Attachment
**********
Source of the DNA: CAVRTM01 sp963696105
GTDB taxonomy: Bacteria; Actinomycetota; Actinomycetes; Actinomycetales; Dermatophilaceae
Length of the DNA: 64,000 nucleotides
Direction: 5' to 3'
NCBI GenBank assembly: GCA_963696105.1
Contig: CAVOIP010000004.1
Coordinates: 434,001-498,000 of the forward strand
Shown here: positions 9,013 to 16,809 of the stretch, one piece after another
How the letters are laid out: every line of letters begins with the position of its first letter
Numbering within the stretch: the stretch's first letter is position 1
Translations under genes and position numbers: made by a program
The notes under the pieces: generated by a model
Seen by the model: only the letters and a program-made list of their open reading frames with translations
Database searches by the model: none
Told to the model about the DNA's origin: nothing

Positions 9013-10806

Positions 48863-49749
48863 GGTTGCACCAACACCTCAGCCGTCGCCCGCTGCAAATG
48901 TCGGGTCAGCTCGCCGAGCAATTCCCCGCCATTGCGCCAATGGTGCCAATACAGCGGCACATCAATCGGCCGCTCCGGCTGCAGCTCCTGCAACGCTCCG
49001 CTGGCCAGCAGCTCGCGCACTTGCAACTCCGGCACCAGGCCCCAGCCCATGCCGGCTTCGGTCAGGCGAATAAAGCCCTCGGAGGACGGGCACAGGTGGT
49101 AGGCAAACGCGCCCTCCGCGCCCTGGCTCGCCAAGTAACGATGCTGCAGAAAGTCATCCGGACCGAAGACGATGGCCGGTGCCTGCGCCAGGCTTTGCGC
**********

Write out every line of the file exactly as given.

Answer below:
Source of the DNA: CAVRTM01 sp963696105
GTDB taxonomy: Bacteria; Actinomycetota; Actinomycetes; Actinomycetales; Dermatophilaceae
Length of the DNA: 64,000 nucleotides
Direction: 5' to 3'
NCBI GenBank assembly: GCA_963696105.1
Contig: CAVOIP010000004.1
Coordinates: 434,001-498,000 of the forward strand
Shown here: positions 9,013 to 16,809 of the stretch, one piece after another
How the letters are laid out: every line of letters begins with the position of its first letter
Numbering within the stretch: the stretch's first letter is position 1
Translations under genes and position numbers: made by a program
The notes under the pieces: generated by a model
Seen by the model: only the letters and a program-made list of their open reading frames with translations
Database searches by the model: none
Told to the model about the DNA's origin: nothing

Positions 9013-10806

Positions 48863-49749
48863 GGTTGCACCAACACCTCAGCCGTCGCCCGCTGCAAATG
48901 TCGGGTCAGCTCGCCGAGCAATTCCCCGCCATTGCGCCAATGGTGCCAATACAGCGGCACATCAATCGGCCGCTCCGGCTGCAGCTCCTGCAACGCTCCG
49001 CTGGCCAGCAGCTCGCGCACTTGCAACTCCGGCACCAGGCCCCAGCCCATGCCGGCTTCGGTCAGGCGAATAAAGCCCTCGGAGGACGGGCACAGGTGGT
49101 AGGCAAACGCGCCCTCCGCGCCCTGGCTCGCCAAGTAACGATGCTGCAGAAAGTCATCCGGACCGAAGACGATGGCCGGTGCCTGCGCCAGGCTTTGCGC